The Emirates Cable Car certainly suffered a few teething problems in it’s early days being closed 354 times (for 520 hours or 37 days) during the first 2.5 years of it’s operation for various reasons including technical issues, high winds and risk of lightning.

My previous encounter with a cable car happened to be the other side of the world in Cairns, Australia.  Perhaps one of the reasons I had been a little reluctant to try the London Cable Car was what happened when I used the Skyrail Cableway to travel to the rainforest town of Kuranda?

Visiting tropical Cairns in the rainy season I discovered that it was not only very beautiful  but hot and steamy, prone to down-pours and thunder-storms.  For me that threat became a reality as the Cable Car control station was struck by lightning resulting in a number of us getting stuck mid-air for nearly one hour with just open water and rain-forest below.

Skyrail Cableway
Skyrail Cableway

I guess that unpredictable weather conditions are just a fact of life  in that part of Australia and they just keep things running anyway unless it’s that bad.  The result was that me and my cable car companions – a Croatian tour guide and a couple of German tourists – became pretty friendly.  I know that they had to be back by a specific time for the departure of their cruise ship so I only hope that they managed to make it!

Fortunately, everyone was very calm and we listened to reassuring announcements that the problem was being worked on over the tanoy but I think if we had been stuck for longer it could have been a bit different.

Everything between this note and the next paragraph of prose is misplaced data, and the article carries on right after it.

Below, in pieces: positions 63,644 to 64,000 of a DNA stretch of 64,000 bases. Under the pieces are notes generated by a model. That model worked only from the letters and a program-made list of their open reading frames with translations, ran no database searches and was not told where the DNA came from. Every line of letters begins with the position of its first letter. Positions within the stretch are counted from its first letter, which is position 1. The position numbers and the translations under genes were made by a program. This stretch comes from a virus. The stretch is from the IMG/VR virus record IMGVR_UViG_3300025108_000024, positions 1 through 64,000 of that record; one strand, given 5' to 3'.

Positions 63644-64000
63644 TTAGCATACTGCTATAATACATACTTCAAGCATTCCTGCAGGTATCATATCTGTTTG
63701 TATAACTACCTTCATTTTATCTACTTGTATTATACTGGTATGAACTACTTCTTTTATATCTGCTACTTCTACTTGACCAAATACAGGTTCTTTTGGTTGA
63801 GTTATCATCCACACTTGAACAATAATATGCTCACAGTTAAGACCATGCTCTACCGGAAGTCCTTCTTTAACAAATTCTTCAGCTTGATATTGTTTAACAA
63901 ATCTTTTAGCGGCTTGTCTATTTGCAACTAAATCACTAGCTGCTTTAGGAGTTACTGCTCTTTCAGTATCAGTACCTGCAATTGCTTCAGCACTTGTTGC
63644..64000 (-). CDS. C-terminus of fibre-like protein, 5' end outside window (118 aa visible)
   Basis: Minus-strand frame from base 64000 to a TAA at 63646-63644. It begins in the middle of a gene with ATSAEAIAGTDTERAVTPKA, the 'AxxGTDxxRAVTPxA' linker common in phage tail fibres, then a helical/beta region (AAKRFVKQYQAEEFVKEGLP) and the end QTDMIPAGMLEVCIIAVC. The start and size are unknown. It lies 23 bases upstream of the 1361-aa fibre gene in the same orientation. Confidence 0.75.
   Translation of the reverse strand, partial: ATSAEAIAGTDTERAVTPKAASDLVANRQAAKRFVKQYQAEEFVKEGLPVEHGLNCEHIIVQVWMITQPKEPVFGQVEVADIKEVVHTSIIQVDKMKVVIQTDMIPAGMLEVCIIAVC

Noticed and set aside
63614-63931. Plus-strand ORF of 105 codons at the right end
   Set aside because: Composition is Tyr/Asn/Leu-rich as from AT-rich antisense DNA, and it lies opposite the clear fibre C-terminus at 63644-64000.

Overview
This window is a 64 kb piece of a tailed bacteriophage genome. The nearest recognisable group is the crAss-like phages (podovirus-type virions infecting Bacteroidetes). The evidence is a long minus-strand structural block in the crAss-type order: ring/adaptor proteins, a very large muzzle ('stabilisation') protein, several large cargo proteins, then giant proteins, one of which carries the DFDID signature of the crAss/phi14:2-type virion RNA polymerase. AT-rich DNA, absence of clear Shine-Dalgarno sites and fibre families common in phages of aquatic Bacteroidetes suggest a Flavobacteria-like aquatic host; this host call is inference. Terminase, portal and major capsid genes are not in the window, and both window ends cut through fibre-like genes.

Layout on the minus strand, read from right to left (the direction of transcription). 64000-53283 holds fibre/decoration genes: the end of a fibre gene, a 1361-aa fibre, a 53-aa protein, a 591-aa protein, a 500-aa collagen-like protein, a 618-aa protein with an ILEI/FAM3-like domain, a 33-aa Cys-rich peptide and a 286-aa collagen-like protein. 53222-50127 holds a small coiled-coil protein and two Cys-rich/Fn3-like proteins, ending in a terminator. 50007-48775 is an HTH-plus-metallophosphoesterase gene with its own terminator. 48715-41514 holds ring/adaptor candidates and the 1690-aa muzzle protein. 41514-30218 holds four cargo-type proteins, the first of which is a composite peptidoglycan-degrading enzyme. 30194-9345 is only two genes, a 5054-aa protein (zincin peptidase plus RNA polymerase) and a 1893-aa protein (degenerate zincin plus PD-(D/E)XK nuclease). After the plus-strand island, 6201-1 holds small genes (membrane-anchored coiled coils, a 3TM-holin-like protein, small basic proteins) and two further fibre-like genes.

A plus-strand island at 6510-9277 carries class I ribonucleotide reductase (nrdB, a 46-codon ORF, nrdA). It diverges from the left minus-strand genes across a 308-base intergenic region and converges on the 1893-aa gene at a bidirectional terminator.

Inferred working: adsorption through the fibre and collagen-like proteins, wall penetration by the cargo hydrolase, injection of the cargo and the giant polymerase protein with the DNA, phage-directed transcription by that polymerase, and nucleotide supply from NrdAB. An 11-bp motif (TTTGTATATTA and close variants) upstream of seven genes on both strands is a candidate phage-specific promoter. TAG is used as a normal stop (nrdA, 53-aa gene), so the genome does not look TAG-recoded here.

Back to London and My Return Flight 

Fortunately, there were no such problems on my Emirates Cable Car journey.  Perhaps it is just as well that they take such care not to fly in adverse conditions.   As I mentioned earlier, on the return flight to Greenwich Peninsula, we were blessed with the most amazing sunset – capping off a wonderful afternoon.

Sunset Emirates Airline Cable Car

The Future

The Emirates Air Line Cable Car has certainly a lot of controversy in it’s short life, being considered by some to be a vanity project of the previous Mayor of London Boris Johnson and with it’s future funding being threatened by the new Mayor Sadiq Kahn.  One of the main issues is that it was intended to be used by commuters but has been under-utilised and most of the users have turned out to be tourists or day-trippers.  The fact that it is not part of the LU ticketing system making journeys more expensive than other types of public transport in the area may be part of the problem.  My visit took place at around 2.00pm on a Friday afternoon and there was no one waiting at all  (though on arriving back in Greenwich at around 4.30pm a queue for tickets had started to form).  Perhaps with the continued development of the surrounding residential areas the cable car could become more popular with commuters.

I would say that the view from the cable car must be amongst the best views of Docklands area and, compared to the cost of a ticket on the London Eye (£23.45) or The Shard (£15.95), it’s something of a bargain.  There are not many other ways – apart from a plane ride – where you could get such a view.  Whilst it’s not a central city view like the Eye, if you’re a tourist visiting for more than a day or two its definately worth taking a trip over to Docklands and incorporating a ride on the Cable Car in your day and if you’re a local who likes urban/industrial views this could be just up your street.

Click here to find out more Emirates Airways Cable Car and here to find out about other activities you can enjoy around Royal Docks and Greenwich.  You can also find some information on the Transport for London website.

You can find a short video on Facebook Page @middlesaxons of my experience travelling on the Emirates Cable Car.